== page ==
UK - The aggregate funding position of around 7,400 defined benefit (DB) schemes has improved by just over £9bn to a deficit of £179.3bn (€207.6bn), according to the Pension Protection Fund (PPF).

Figures from the June update on the PPF 7800 Index showed the number of schemes in deficit fell for the second month in a row to 6,389, or 87%, while the number of schemes in surplus in May increased to 13%, or 992 from a total of 953 in April. (See earlier IPE article: Improved equity returns cut DB deficit by £50bn)

As a result, the total deficit of schemes in deficit fell from £204.8bn at the end of April to £196.8bn a month later, although this is still significantly higher than the deficit of £45bn recorded in May 2008.

The total surplus of schemes in surplus also improved by just over £1bn to £17.5bn, compared to £96bn a year earlier, while the overall funding position of the 7,400 schemes saw the deficit drop from £188.5bn to £179.3bn.

That said, despite the improvement the PPF 7,800 Index showed scheme funding is still much lower than the same period in 2008 when the Index recorded an overall surplus of £51bn at the end of May.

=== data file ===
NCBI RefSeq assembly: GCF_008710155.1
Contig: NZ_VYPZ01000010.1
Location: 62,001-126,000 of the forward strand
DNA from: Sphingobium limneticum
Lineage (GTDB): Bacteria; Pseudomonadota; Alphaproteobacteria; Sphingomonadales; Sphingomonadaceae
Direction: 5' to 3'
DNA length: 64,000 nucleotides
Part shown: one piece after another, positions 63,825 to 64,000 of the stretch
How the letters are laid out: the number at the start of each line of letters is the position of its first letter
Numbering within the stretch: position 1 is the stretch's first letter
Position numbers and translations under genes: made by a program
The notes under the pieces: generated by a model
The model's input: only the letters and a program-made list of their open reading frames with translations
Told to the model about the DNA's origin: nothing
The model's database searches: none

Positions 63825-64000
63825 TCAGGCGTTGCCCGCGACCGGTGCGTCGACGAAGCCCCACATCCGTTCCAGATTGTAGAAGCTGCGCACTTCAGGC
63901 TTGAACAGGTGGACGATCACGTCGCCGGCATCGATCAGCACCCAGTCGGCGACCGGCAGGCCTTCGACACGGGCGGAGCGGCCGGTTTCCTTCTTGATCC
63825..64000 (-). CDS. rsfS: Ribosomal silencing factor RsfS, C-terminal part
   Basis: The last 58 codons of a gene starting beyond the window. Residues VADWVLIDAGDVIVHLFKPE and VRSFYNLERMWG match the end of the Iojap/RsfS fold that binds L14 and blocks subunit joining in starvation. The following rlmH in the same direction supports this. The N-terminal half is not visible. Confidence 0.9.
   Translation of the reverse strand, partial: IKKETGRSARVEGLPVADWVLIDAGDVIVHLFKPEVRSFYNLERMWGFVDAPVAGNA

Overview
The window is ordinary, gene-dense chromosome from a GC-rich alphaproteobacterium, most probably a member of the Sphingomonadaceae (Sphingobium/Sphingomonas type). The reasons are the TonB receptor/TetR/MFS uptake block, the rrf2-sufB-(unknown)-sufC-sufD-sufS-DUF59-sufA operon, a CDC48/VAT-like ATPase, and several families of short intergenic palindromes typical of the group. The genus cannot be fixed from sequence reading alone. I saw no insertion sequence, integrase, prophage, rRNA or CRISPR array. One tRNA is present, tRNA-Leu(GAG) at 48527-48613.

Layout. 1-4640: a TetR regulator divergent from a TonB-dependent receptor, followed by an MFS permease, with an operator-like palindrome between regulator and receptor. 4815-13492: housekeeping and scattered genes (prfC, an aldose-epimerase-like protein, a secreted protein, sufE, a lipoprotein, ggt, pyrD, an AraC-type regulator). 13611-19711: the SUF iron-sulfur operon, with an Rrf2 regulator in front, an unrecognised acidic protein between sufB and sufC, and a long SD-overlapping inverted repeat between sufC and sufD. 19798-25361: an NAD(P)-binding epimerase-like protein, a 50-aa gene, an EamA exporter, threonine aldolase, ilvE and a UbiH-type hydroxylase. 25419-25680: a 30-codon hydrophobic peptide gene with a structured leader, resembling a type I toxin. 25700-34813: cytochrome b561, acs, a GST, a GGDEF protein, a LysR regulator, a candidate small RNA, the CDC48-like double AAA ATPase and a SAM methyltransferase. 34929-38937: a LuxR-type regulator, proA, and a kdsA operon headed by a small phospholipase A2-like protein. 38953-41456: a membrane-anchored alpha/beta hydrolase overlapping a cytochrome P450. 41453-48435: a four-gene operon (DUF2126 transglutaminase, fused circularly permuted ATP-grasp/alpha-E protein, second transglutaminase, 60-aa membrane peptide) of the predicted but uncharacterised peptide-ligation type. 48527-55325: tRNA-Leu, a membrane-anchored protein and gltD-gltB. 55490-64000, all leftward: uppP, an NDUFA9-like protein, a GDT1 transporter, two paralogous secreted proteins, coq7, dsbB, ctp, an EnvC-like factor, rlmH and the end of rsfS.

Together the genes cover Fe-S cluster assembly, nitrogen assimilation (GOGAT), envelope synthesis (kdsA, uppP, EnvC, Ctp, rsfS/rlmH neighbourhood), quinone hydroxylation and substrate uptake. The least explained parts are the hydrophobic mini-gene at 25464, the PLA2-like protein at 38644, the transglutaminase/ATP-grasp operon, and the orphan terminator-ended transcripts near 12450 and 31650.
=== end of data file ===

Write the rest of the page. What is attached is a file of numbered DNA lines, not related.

The Index attributed the improvement to a 1.2% increase in assets, resulting from rising UK and global equities, while higher gilt yields caused liabilities to fall 0.6% over the month.

Following the increased returns total scheme assets in May reached £778.9bn, while liabilities fell to £958.2bn, although the figures showed over the year to May 2009 assets had fallen by 9% while scheme liabilities increased by 19%.

Rash Bhabra, head of corporate consulting at Watson Wyatt, said this means "things have recently got a bit better but only after they got much worse", albeit this is the first time in a year that the funding position has improved two months in a row.
"It would take a much longer period of good news to get pension schemes back to anything like the £51bn surplus the PPF was reporting a year ago," said Bhabra. "Employers hope investment returns will help get their schemes back in the black but there is no guarantee they will and, even in benign scenarios, pension deficits will put considerable pressure on company finances for years to come."

Bhabra also said that the continued deficits is "one reason why we expect more employers to close their final salary schemes to existing members over the coming months and instead offer pensions where the cost to the company is more predictable at the outset".

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